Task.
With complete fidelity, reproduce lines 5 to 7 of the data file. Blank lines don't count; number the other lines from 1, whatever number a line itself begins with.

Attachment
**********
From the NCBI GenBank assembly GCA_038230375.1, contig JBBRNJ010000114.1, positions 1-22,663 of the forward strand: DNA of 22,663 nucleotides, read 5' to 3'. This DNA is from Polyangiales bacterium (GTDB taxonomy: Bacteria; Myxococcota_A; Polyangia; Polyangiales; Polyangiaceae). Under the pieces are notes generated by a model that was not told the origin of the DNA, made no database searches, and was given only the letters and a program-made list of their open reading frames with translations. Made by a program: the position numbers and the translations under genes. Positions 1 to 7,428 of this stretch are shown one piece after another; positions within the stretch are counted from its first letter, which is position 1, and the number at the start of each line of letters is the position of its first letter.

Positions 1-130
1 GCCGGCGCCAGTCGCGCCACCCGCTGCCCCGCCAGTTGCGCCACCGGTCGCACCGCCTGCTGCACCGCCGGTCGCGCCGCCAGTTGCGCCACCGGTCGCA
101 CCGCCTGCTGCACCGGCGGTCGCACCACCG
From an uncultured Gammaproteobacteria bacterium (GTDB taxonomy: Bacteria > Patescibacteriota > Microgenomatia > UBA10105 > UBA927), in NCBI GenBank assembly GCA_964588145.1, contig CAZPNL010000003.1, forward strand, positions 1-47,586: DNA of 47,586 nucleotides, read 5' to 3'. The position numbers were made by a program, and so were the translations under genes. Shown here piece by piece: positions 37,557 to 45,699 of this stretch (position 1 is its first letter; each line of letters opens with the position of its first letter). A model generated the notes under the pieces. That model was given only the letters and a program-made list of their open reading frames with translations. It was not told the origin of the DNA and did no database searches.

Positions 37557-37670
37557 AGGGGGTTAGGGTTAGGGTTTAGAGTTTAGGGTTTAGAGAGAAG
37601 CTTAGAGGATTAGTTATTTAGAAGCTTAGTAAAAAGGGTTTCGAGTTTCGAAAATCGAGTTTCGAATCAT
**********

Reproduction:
From an uncultured Gammaproteobacteria bacterium (GTDB taxonomy: Bacteria > Patescibacteriota > Microgenomatia > UBA10105 > UBA927), in NCBI GenBank assembly GCA_964588145.1, contig CAZPNL010000003.1, forward strand, positions 1-47,586: DNA of 47,586 nucleotides, read 5' to 3'. The position numbers were made by a program, and so were the translations under genes. Shown here piece by piece: positions 37,557 to 45,699 of this stretch (position 1 is its first letter; each line of letters opens with the position of its first letter). A model generated the notes under the pieces. That model was given only the letters and a program-made list of their open reading frames with translations. It was not told the origin of the DNA and did no database searches.

Positions 37557-37670
37557 AGGGGGTTAGGGTTAGGGTTTAGAGTTTAGGGTTTAGAGAGAAG